So when these strategies are combined with correct fit testing your organisation can maximise the investment in helping employees understand their responsibilities.

Safety Alert - Faulty Grinding Discs

Shelley Inkster - Friday, April 01, 2016

On the 13/1/16, an employee at Ottoway Fabrications Whyalla facility reported a 125mm Flexovit grinding

disc had started to show signs of damage in normal use, he changed the disc out and continued

using another disc from the same box, again he noticed the new disc doing the same.


The employee brought the 2 discs to the HSE Department along with the box that the discs were sourced

from.  The discs showed clear indication that the mounting holes were off centre. Upon inspecting the box,

similar discs were found throughout to have the off centre mounting holes.


A stop work was called and all workers were informed of the problem and encouraged to inspect all discs

in their possession before recommencing work.


Actions moving forward:


All employees to inspect grinding discs prior to use and report all faults/defects to the Supervisor or

HSE Department immediately.


The supplier was notified of the defects and requested to investigate the issues.


Thank you to the team at Ottoway Fabrications for the Safety Alert.

WHS Toolbox Tips #1 (Part 9b) - Consultation is a 'Two Way Street'

Kevin Stretton - Tuesday, March 29, 2016

Consultation is a ‘Two Way Street’


The WHSR has a pivotal role in the consultative process and apart from mediation and representing their workgroup acts as a ‘technical interpreter’ between the employer and employee.


How do the roles of a WHSR combine hazard identification, risk assessment and consultation?


With an intimate knowledge WHSR’s already have a detailed understanding of specific hazards in their workplace and are able to communicate these to employees and the employer. Additionally, if the WHSR has a thorough understanding of risk assessment then they are in a unique position to communicate with employees how risk assessments are to be completed and the importance of ranking hazards for the significance of risk.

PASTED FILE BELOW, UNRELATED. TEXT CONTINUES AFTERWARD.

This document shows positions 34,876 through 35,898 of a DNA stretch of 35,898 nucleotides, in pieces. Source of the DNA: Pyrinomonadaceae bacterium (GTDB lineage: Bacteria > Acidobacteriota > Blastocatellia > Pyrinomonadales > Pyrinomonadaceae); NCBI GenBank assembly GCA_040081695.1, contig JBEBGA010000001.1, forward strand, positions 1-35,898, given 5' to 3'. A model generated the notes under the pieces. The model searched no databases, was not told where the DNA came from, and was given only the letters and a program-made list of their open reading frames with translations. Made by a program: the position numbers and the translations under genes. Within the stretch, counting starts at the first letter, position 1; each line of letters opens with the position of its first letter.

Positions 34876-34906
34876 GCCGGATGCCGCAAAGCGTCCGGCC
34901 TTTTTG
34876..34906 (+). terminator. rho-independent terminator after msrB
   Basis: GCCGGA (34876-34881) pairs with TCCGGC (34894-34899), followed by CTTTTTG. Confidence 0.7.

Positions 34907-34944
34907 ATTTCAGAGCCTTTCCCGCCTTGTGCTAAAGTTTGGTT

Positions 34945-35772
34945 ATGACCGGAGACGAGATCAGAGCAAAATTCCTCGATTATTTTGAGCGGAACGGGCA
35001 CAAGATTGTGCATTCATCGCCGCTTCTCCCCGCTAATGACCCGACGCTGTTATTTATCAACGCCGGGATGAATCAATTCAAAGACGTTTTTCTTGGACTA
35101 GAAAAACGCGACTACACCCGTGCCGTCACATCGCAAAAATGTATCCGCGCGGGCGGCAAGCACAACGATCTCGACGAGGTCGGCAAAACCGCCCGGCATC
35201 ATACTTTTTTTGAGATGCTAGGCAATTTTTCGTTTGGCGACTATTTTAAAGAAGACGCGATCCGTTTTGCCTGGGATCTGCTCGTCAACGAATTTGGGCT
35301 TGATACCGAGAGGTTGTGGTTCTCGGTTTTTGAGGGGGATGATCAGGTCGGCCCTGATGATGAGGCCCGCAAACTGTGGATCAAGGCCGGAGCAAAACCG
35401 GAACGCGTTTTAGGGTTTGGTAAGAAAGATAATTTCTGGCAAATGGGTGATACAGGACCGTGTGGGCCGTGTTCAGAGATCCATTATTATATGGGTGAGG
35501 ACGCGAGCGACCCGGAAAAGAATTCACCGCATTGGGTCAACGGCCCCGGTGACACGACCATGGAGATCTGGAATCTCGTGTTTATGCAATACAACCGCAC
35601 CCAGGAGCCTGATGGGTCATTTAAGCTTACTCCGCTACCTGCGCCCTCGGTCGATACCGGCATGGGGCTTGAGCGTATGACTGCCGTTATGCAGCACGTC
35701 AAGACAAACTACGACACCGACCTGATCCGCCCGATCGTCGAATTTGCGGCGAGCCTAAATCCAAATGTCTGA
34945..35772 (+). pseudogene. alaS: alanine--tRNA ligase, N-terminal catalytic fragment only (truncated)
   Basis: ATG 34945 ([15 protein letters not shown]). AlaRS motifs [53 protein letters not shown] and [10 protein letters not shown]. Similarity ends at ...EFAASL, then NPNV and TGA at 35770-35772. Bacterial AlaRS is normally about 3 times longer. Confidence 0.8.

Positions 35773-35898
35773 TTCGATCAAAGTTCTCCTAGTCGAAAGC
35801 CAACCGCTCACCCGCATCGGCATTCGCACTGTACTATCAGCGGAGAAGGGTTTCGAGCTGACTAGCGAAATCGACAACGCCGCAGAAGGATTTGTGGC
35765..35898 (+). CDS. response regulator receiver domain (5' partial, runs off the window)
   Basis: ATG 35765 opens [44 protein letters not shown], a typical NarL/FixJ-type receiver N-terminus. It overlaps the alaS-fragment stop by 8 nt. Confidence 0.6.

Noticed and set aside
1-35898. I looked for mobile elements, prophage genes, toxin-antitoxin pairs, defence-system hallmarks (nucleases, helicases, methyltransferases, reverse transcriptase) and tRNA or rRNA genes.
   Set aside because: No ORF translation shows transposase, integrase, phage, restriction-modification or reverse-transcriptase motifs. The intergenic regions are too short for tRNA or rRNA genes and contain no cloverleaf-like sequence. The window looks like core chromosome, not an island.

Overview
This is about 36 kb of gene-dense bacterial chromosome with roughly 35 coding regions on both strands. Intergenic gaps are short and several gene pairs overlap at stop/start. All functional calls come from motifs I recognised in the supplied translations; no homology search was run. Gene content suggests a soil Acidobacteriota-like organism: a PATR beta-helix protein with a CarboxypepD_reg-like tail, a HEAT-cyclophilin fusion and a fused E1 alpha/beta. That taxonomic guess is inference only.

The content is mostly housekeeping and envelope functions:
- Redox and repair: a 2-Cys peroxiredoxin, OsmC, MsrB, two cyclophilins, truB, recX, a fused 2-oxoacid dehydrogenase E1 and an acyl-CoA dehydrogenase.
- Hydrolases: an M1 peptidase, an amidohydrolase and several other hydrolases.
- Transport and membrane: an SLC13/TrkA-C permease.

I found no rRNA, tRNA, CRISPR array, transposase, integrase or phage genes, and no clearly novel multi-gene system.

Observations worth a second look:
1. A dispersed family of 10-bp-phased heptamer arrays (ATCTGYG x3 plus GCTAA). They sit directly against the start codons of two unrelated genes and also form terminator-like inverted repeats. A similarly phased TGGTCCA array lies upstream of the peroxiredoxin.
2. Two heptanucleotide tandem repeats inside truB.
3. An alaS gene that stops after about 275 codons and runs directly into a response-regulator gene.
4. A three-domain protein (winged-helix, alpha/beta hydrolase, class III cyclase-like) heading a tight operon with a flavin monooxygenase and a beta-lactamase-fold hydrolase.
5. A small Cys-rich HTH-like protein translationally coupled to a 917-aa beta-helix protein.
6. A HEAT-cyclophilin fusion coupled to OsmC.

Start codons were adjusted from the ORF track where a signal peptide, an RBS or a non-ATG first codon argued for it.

If an employer, employees and their WHSR’s do not have a common or shared understanding of these requirements workplace safety often becomes a ‘shotgun’ approach where complex hazards are perceived as too difficult to correct or eliminate.


Likewise, employers must ensure that WHSR’s have the respect of everyone and the resources to be able to complete their role, especially when educating others about specific workplace safety issues.

WHS Toolbox Tips #1 (Part 9a) - The Basis for a WHS Representative's Role

Kevin Stretton - Thursday, March 24, 2016

The basis for a WHS Representative’s role


The national model for work, health & safety (WHS) legislation requires that where elected WHS Representatives are involved in communication, consultation, participation between employers and employees, problem solving & promotion of WHS.


The objective to encourage employee representatives to become engaged or involved in the strategic continual improvement process of:-


       ·    Hazard identification

· Risk assessment

· Control which includes hazard elimination or risk reduction


Therefore it’s important to recognise that WHS Representatives play a pivotal role in the success of any short or longer term WHS improvements.